Mike's first set of suggested prices for players in auctions this year.
Welcome to the first installment of Baseball Prospectus’ 2015 bid prices for “standard” Rotisserie-style formats.
In the tables below, you will find my recommended bid limits for AL-only, NL-only, and mixed leagues. For AL and NL-only, the presumed settings are 12 teams, $260 budgets per team, 14 hitters, and nine pitchers. For mixed leagues, we have switched from 12 teams to 15 teams this year for our bid lists; otherwise, the parameters are the same as they are for the mono leagues. Additionally, Baseball Prospectus will also be rolling out draft rankings in straight list form in the near future for mixed leaguers. The bids are not predictions of what these players will do, but rather suggested prices. While most of what I expect these players to do is based on projected statistics and values, other factors play a role in the bid prices. These factors include:
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Mike shares and explains his picks from the recent experts draft.
As they like to say in high society, let’s dispense with the damn pleasantries. This is Bret Sayre and my second year in LABR mixed, what an honor it is to be invited, this is a tough draft room of experts, blah, blah, blah, blah, blah. If you’re reading a fantasy article at Baseball Prospectus you know what LABR is. Let’s dive right in.
Last year, Bret and I finished 14th out of 15 teams. Some of this was due to an unfortunate, never-ending run of pitching injuries and some of this was due to a series of Hail Mary passes we started throwing in June, with the mindset that it is better to shoot for first than hit the ball down the middle of the fairway, play for seventh or eighth, and mix your sports metaphors. These are also excuses, which I hate almost as much as I hate losing.
Part two in a two-part series comparing the PFM's performance to those of owners in experts leagues.
Last week, I took a look at how Baseball Prospectus’s PFM did against the CBS, LABR, and Tout Wars expert leagues. Today, I will shift over to the pitchers.
Last week, I concluded that the expert leagues pay too much for the top hitters while the PFM pays too much for the guys at the bottom of the pile. I thought that if you are going to redistribute your money, the best way to do this would be to redistribute it toward the middle, not at the top. I was amazed at how reliable the PFM was at “predicting” the earnings curve for hitters and wondered if the same thing would apply for the pitchers.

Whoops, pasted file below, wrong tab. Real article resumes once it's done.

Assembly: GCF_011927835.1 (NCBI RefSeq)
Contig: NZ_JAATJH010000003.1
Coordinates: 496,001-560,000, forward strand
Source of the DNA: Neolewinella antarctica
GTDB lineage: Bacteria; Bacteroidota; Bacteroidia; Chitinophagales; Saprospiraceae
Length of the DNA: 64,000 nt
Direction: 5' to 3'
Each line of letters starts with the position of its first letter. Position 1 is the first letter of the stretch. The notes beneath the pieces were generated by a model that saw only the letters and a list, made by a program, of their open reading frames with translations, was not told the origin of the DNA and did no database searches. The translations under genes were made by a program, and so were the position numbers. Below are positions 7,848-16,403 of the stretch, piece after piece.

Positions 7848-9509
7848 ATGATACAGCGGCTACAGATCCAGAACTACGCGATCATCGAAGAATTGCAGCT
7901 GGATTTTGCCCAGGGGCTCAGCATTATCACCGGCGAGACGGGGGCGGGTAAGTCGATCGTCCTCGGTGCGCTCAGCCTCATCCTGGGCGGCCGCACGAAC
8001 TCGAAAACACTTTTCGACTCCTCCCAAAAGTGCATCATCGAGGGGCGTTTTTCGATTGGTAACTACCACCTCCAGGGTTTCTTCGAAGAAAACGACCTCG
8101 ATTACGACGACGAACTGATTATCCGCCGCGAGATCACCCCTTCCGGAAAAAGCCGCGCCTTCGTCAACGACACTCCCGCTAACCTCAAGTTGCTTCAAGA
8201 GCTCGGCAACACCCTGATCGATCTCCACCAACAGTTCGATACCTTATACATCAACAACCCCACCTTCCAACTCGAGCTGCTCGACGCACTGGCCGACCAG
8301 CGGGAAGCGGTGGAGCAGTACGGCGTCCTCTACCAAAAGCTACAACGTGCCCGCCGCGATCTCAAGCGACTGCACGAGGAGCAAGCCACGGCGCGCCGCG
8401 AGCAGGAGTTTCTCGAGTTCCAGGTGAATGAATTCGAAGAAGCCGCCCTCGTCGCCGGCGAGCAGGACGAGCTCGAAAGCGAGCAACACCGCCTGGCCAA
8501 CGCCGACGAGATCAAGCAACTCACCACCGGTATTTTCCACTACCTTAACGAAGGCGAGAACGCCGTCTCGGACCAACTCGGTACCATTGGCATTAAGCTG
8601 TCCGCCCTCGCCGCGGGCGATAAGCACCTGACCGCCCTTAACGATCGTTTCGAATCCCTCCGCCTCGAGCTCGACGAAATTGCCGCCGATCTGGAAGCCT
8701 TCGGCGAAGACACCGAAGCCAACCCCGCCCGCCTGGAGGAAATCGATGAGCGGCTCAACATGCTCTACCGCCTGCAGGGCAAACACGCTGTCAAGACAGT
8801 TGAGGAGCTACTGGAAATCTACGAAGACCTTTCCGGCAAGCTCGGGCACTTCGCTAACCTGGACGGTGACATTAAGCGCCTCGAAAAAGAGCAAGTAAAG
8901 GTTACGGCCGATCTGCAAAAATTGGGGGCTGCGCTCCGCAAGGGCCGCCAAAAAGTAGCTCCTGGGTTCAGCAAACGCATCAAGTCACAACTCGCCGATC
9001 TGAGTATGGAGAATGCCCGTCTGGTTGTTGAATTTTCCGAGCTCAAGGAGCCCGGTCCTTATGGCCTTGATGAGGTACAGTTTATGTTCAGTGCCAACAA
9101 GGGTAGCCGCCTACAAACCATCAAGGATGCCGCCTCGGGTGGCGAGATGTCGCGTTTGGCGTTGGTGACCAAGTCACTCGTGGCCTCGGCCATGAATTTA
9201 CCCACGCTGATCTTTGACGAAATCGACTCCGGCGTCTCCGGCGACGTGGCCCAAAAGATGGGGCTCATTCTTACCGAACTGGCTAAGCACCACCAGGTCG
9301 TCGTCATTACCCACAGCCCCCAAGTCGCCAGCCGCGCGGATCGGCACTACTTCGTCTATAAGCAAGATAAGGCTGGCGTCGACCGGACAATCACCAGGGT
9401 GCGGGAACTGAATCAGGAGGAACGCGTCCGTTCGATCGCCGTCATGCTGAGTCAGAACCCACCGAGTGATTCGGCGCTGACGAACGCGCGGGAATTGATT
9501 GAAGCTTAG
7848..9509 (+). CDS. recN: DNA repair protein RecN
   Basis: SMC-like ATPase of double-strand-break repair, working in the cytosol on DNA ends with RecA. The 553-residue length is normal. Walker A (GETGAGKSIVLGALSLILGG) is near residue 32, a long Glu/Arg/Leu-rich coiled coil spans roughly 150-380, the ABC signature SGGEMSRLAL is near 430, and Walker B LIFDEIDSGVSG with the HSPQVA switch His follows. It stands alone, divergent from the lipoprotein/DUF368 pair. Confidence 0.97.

Part one in a two-part series comparing the PFM's performance to those of owners in experts leagues.
Sometimes in these pieces, I delve into a long explanation of what I’m going to write and what I’m going to set out to prove. That’s not going to happen today. I’ve got a lot of tables to produce and a tight deadline so I’m just going to dive right into it. Today’s goal is to take a look at the PFM, take a look at expert prices, and determine whether or not I should be using the PFM more as a tool to devise my bid limits or if perhaps I should chuck my bid limits entirely. How’s that for a attention grabbing lead?
Baseball Prospectus fantasy writers get asked about PECOTAa lot. Some subscribers don’t understand why they should bother with my bid limits when the PFM serves the same purpose as my bid limits but with a more mathematical bent. Others find my bid limits interesting but think that the PFM should be featured more as we approach Draft Day.
Welcome to PECOTA day, sponsored by DraftKings. Premium subscribers can now download the 2015 Weighted Means Spreadsheet under the Fantasy tab at the top of this page, or by clicking "manage your profile." Player pages have been updated with these projections, as have team depth charts (with projected standings) and the fantasy team tracker. Allow us to expand on a few details that might be helpful to you.
Why Does PECOTA Hate My Team?